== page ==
Civility in Our Energy Debates

I had the occasion to hear Eric Baker, CEO of Wolverine Power, speak recently about the company’s plans to build a coal-fired power plant in Rogers City, on the Lake Huron shore. Given the debate over global warming today, it’s no surprise that the plant is controversial–adamantly opposed by most in the environmental community because of its CO2 emissions; supported by people in the power industry who feel Michigan will need the plain reliability that coal brings to the state’s electrical grid while we transition to greener power. He said Michigan has the second-oldest power plant fleet in the nation.

When Mr. Baker opened his talk, he said, “Before I get started, I want you to take a good look at me. I’m a fat cat. I’m in bed with big coal.” The point that the trim and affable Mr. Baker was trying to make? As the debate over the coal plant has intensified, some people who are opposed to the plant have fallen back on these sorts of cliches to help sway the debate.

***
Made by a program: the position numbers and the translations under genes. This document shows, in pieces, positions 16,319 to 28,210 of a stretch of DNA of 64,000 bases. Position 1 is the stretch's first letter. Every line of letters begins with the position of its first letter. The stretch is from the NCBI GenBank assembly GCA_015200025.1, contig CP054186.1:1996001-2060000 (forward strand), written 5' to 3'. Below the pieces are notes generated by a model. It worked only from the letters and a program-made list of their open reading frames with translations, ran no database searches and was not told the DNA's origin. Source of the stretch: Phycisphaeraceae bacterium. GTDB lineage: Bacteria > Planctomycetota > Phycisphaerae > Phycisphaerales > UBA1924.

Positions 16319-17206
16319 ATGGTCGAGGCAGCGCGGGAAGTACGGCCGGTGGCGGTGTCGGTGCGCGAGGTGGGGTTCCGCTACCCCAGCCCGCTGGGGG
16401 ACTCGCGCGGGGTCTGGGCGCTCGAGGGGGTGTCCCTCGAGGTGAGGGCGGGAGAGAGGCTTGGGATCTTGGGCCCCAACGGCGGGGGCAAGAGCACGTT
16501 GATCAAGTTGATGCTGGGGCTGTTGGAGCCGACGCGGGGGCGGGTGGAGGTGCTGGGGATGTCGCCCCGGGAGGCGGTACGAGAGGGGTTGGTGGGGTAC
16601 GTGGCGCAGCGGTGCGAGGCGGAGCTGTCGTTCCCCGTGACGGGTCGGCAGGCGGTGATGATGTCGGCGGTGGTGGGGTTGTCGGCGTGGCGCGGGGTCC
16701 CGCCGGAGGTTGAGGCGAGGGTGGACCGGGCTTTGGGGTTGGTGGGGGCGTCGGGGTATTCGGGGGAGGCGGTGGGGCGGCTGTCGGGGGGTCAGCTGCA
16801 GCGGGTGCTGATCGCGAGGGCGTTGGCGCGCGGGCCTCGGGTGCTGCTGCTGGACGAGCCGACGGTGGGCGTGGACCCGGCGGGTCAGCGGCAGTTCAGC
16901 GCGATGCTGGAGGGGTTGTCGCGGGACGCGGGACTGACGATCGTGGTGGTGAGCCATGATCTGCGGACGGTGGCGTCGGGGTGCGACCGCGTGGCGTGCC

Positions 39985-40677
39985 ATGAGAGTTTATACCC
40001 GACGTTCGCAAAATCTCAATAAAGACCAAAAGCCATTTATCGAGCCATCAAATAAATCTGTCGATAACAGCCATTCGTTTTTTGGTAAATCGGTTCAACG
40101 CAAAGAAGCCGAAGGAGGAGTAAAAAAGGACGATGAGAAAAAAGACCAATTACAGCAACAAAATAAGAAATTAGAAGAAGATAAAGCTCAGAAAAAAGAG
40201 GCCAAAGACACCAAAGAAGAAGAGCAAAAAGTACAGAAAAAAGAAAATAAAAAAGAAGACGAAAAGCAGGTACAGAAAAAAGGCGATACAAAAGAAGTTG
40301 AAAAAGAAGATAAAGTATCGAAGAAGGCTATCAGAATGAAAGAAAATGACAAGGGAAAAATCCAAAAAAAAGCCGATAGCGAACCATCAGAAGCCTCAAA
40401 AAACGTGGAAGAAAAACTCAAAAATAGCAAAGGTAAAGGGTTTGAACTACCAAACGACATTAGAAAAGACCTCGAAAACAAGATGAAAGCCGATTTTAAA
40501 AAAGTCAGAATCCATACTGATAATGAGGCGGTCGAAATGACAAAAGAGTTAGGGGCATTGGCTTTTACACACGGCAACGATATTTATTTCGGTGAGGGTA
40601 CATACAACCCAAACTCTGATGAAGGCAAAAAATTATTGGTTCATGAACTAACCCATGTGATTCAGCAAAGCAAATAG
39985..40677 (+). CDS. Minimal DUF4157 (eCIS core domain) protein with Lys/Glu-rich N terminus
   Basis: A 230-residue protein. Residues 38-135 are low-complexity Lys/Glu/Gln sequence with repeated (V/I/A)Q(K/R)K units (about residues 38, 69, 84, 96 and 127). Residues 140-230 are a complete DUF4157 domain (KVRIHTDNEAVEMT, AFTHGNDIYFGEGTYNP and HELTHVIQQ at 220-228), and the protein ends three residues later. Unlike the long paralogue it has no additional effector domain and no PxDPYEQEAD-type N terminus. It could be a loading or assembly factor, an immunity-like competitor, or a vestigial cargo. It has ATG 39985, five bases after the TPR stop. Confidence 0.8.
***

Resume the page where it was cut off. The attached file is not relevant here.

That kind of schoolyard name calling is an unfortunate part of the environmental dialog, and really, the dialog is too important to take down this path. When it comes to our energy future, we have many difficult decisions in front of us, as a nation, certainly, but as a state especially.

Like the old saying goes, good people can disagree. Good people are certainly going to disagree over the path we take with energy in the coming decades, but let’s try to keep the discourse civil and let decisions be based on clear thinking and reasoned debate, not caricatures of the issues and the people involved.

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